Warner's The Hobbit: The Battle of the Five Armies took in an estimated $21.91 million this weekend to lead the weekend box office for a third consecutive frame. The third and final installment of Peter Jackson's The Hobbit trilogy was down a significant 46 percent from last weekend. All previous Lord of the Rings and Hobbit films have experienced declines in the 40 percent to 49 percent range the weekend after New Year's and that trend held up for The Battle of the Five Armies. The film surpassed the $200 million domestic mark this weekend and has grossed $220.77 million in 19 days. That places The Battle of the Five Armies 9.5 percent ahead of the $201.54 million 19-day take of last year's The Hobbit: The Desolation of Smaug and 7 percent behind the $238.00 million 19-day gross of 2012's The Hobbit: An Unexpected Journey.
Disney's Into the Woods remained in second place this weekend with an estimated $19.07 million. The modestly budgeted Rob Marshall directed musical featuring Meryl Streep was down 39 percent from last weekend. Into the Woods has grossed a strong $91.21 million in eleven days. That places the film 7 percent ahead of the $85.54 million eleven-day gross of 2008's Bedtime Stories and a slim 1 percent behind the $92.48 million eleven-day take of 2012's Les Misérables. Into the Woods continued to run neck and neck with Universal's Unbroken this weekend and the two films are currently separated by just $3.40 million thus far.
Unbroken placed in third with an estimated $18.4 million. The Angelina Jolie directed war drama was down a respectable 40 percent from last weekend. While Unbroken has shown some relative front-loading thus far, in the bigger picture the film has grossed a significantly stronger than expected $87.81 million in eleven days thanks in part to its very strong Christmas weekend start. Unbroken is running 11 percent ahead of the $79.29 million eleven-day take of 2008's The Curious Case of Benjamin Button and 5 percent behind the $92.45 million eleven-day gross of 2012's Django Unchained.
The Woman in Black 2: Angel of Death debuted in fourth place with a surprisingly strong estimated start of $15.15 million. The PG-13 rated horror sequel from Relativity exceeded expectations, which had been muted in part from soft pre-release online activity heading into the weekend. The film's debut was especially good news for Relativity given that the film was an inexpensive acquisition for the distributor. Early January is historically a good time to release horror films and that certainty was the case for The Woman in Black 2. The film opened 27 percent below the $20.87 million start of 2012's The Woman in Black (a CBS Films release), which was quite respectable given that The Woman in Black 2 doesn't feature Daniel Radcliffe.
Fox's Night at the Museum: Secret of the Tomb claimed fifth place with an estimated $14.45 million. The third installment of the Ben Stiller led franchise continued to display impressive holding power as it was down just 28 percent from last weekend. Secret of the Tomb has grossed $89.73 million in 17 days. That places the film 3 percent behind the $92.73 million 17-day gross of 2011's Alvin and the Chipmunks: Chipwrecked. The current total gross to opening weekend ratio for Night at the Museum: Secret of the Tomb already stands at 5.25 to 1.
Annie placed in sixth with an estimated $11.4 million. Sony's musical remake starring Quvenzhané Wallis, Jamie Foxx and Cameron Diaz also held up nicely this weekend as it fell 31 percent from last weekend. Annie has grossed a very solid $72.63 million in 17 days. That gives the film a current total gross to opening weekend ratio of 4.58 to 1. Annie is running 22 percent behind the 17-day take of the mentioned Alvin and the Chipmunks: Chipwrecked.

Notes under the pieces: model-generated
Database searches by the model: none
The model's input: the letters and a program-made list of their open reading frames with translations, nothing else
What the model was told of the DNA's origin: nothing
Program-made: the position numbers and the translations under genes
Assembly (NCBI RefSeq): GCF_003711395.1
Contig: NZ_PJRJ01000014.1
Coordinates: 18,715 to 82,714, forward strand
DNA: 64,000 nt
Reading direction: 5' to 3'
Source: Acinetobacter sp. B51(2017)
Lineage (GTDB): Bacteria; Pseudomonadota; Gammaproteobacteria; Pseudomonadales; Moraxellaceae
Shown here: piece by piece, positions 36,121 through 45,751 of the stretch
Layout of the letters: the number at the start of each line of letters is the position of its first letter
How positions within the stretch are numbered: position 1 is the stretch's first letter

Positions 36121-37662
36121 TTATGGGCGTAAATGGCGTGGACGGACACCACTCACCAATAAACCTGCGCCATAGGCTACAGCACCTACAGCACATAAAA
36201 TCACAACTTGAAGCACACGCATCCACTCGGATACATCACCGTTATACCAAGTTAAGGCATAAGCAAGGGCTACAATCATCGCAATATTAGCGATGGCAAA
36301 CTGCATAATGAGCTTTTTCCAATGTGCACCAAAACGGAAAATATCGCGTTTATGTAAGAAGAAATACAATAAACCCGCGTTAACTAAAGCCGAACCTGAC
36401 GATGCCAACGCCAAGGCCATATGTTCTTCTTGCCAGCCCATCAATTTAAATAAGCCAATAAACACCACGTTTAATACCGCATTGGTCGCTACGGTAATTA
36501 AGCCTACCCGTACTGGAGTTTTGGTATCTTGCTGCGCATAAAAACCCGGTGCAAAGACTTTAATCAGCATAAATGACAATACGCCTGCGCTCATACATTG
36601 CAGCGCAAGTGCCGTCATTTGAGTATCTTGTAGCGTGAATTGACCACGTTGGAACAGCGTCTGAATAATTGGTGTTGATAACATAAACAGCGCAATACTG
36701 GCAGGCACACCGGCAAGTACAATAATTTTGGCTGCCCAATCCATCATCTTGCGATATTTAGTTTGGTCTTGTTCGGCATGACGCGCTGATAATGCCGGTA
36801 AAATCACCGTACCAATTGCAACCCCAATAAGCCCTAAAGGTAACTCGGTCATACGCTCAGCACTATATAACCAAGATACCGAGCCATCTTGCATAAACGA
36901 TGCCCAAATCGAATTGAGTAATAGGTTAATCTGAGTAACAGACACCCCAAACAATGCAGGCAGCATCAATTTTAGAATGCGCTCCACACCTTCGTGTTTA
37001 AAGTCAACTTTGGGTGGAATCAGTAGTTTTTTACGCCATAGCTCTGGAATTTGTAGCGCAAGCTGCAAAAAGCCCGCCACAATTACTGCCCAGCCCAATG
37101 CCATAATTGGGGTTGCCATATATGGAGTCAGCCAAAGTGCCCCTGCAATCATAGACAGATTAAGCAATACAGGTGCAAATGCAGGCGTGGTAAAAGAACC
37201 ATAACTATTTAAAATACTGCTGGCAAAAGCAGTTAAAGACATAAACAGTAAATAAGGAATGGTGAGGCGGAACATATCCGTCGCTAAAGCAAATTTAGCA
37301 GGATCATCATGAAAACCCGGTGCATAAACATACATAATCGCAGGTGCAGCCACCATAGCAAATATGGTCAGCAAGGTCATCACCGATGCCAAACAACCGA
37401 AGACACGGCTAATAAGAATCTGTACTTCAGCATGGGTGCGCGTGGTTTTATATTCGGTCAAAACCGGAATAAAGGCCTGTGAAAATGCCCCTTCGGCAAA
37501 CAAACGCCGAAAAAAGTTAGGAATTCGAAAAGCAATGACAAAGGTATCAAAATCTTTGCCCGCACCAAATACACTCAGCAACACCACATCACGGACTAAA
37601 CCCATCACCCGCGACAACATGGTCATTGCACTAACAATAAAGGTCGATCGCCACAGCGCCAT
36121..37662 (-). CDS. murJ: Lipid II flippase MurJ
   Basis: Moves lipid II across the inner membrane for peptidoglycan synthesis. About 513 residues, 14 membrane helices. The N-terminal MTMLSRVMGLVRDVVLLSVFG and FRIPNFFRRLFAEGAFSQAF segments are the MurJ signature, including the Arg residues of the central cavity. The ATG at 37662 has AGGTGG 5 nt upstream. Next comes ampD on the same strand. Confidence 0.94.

The Imitation Game continued to impress in moderate release with an estimated seventh place take of $8.11 million from 754 locations. That gave the awards season hopeful from The Weinstein Company a per-location average of $10,757 for the frame, which easily represented the weekend's strongest location average for films in the top ten. The Imitation Game has grossed $30.78 million to date and appears to be in great shape for a lengthy box office run, especially when considering it was up 2 percent over last weekend without the aid of a major expansion this weekend.
The Hunger Games: Mockingjay - Part 1 finished in eighth with an estimated $7.7 million. The third installment of Lionsgate's blockbuster franchise was down a very healthy 23 percent from last weekend. Mockingjay - Part 1 is currently the second highest grossing release of 2014 domestically with a 45-day take of $323.87 million. That leaves the film just $9.10 million away from the current $332.97 million total gross of Guardians of the Galaxy (through Thursday).
Paramount's Selma and Warner's American Sniper both continued to impress on the platform front with respective estimated weekend takes of $645,000 and $640,000. Selma claimed a per-location average of $29,318 from 22 locations, while American Sniper generated a massive per-location average of $160,000 from 4 locations. Respective eleven-day totals for the awards season hopefuls stand at $2.08 million for Selma and at $2.19 million for American Sniper. Selma will be expanding into nationwide release this coming Friday, while American Sniper will receive a nationwide expansion on January 16.
Elsewhere on the platform front, A24's A Most Violent Year was off to a promising start with an estimated $188,000 from four locations in New York and Los Angeles. That gave the awards season hopeful starring Oscar Isaac and Jessica Chastain a per-location average of $47,000 for the frame. The film, which opened on Wednesday, has grossed $300,000 in its first five days of release. A Most Violent Year is scheduled to be expanded throughout January, before receiving a nationwide release on January 30.